“I take a penalty when I’m ready, on my terms. Before, it was ‘hear the whistle, go!’ Now, I take longer.
“People think, because the ref’s blown the whistle, the taker has to move quickly. I take a penalty when I’m ready, on my terms”
“I think probably the only way I could miss is if I kick it wide. I don’t look at the ball, I just keep my eyes on the keeper. It is risky! Sometimes I think I’m going to hit it with my standing foot!” [Laughs]
Ivan is a player for the big occasion – he has a catalogue of iconic Brentford goals. He converted from 12 yards during our Play-Off Semi-Final against Bournemouth, and again during the Final at Wembley Stadium.
‘He was the coolest man in the stadium’ is a cliché so often peddled by pundits after a successful spot-kick. In Ivan’s case, they’d probably be right.
Our conversation turns to his final two goals of last season.
“You say it was intense [the penalty against Bournemouth], but I thought of it as more of a relief,” says Ivan.
“We had a great opportunity to get back into the game. I didn’t see it as ‘Well, if I miss this then it could be game over.’ I knew it was a chance to get us going. Before I even took the penalty, I knew it was 1-1 - I was that confident and that excited to get the chance to score.
Never in doubt: Ivan converts from the spot during our Play-Off Semi-Final Second Leg against AFC Bournemouth
“It was the same in the Final. It was a chance to give us a boost on the day and help us get to the Premier League. There were no thoughts of ‘don’t mess this up’ or ‘I could miss this.’ I just knew that if I did what I normally do – as I had done throughout the season – I’d put the ball in the back of the net.”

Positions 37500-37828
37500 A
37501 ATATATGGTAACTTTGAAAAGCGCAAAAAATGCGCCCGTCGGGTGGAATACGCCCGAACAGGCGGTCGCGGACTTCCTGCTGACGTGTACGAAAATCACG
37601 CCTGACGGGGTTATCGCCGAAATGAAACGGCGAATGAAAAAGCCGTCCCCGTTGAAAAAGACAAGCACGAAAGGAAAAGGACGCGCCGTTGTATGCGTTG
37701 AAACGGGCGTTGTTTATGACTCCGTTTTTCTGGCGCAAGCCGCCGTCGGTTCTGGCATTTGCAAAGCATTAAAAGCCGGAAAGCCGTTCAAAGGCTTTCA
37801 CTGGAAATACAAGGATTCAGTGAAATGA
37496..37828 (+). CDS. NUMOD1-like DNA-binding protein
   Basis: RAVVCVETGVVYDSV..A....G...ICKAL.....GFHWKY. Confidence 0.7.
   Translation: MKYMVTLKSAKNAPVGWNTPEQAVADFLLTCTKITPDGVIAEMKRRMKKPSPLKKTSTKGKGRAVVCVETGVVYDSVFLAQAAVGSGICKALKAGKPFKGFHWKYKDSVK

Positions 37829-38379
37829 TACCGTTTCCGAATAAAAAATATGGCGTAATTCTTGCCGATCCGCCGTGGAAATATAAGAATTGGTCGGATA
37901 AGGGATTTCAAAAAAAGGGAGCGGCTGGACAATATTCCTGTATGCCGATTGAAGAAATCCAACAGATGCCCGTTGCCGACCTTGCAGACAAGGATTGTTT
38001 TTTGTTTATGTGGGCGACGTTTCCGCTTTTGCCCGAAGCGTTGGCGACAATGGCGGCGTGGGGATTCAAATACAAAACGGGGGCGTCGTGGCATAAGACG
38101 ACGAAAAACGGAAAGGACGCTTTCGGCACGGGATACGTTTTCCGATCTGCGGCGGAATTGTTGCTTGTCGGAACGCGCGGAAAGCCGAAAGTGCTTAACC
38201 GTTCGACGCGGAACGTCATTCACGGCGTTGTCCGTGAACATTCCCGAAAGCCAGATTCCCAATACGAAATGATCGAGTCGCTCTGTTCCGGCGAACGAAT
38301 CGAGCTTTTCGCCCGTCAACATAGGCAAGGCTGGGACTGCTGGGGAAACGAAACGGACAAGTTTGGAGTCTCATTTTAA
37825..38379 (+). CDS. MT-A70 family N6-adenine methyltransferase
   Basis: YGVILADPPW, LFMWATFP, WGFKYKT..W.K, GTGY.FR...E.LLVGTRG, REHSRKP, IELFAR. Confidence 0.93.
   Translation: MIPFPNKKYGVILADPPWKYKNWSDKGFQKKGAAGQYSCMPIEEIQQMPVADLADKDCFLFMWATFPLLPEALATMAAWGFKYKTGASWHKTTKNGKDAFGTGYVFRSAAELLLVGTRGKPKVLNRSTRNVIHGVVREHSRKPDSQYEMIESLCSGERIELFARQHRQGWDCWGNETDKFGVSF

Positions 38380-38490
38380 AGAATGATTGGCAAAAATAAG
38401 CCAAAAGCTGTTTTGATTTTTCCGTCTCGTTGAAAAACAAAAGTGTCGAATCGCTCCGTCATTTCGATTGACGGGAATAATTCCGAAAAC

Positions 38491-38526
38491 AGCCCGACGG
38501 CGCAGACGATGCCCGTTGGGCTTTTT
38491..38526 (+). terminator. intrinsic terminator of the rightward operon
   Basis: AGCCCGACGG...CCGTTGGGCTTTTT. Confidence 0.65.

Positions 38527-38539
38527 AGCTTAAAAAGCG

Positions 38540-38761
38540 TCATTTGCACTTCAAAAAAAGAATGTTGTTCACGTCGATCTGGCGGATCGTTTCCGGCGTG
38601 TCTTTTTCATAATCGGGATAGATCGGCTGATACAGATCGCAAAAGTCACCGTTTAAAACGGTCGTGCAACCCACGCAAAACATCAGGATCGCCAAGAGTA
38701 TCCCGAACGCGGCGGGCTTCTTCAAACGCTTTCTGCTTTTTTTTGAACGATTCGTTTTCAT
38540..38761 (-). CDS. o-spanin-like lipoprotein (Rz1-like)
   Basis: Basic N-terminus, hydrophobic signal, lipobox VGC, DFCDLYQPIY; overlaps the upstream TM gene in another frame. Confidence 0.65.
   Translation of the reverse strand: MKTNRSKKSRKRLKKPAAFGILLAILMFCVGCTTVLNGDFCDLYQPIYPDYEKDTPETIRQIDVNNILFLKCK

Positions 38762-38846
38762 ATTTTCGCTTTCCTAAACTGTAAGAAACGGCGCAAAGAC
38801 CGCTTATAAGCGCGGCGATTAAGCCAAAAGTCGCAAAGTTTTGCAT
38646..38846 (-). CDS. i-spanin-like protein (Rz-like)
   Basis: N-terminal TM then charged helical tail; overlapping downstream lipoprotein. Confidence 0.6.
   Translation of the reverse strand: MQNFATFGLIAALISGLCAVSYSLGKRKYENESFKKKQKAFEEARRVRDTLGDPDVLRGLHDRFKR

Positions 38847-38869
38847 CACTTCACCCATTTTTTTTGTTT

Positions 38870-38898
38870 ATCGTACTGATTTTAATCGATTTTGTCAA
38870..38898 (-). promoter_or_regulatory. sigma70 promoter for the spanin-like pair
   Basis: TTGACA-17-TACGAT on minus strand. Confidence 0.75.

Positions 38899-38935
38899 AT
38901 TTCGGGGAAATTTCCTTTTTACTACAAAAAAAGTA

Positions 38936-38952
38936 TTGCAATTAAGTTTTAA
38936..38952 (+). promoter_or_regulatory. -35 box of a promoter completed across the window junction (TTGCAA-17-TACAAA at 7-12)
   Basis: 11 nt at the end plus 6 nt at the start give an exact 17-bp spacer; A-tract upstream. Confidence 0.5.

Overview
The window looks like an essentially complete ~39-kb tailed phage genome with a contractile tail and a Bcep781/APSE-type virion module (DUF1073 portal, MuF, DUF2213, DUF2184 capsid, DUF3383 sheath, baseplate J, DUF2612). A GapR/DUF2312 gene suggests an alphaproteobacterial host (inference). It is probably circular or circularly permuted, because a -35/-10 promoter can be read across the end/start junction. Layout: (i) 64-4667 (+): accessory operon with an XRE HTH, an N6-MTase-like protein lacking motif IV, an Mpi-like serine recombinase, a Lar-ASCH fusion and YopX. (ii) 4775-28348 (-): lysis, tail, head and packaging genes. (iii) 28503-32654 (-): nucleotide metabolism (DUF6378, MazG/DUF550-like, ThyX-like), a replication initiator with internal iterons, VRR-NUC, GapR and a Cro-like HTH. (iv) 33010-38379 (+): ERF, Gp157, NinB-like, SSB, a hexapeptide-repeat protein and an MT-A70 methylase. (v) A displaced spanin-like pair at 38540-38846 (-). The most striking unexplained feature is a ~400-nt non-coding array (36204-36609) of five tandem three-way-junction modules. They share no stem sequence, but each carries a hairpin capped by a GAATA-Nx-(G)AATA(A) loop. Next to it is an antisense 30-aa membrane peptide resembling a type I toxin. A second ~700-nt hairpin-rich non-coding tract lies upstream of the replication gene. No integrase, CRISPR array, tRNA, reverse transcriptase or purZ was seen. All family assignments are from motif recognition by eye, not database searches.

Fast forwarding to more recent events, two of Ivan’s 17 penalties in a Brentford shirt came at Carrow Road last month.
The first, shortly after half-time, was given during a pivotal moment in the game.
Ivan had already put us one goal ahead and, after Norwich’s Ben Gibson had fouled Pontus Jansson in the area, he had a chance to double our lead.
Standing in his way was Tim Krul, a goalkeeper famous for earning the Netherlands a place in the 2014 World Cup Semi-Finals thanks to his penalty shootout heroics. True to character, despite the Dutchman’s best efforts to unnerve him, Ivan wasn’t fazed in the slightest.
“I’d trained with him [Krul] at Newcastle, so I know that he likes to gamble on penalties,” says Ivan.
“Everyone knows that he tries to get into players’ heads. I’ve seen him do that so many times. But I don’t take any notice of that. I get the ball, go away and wait for everyone to get in their place.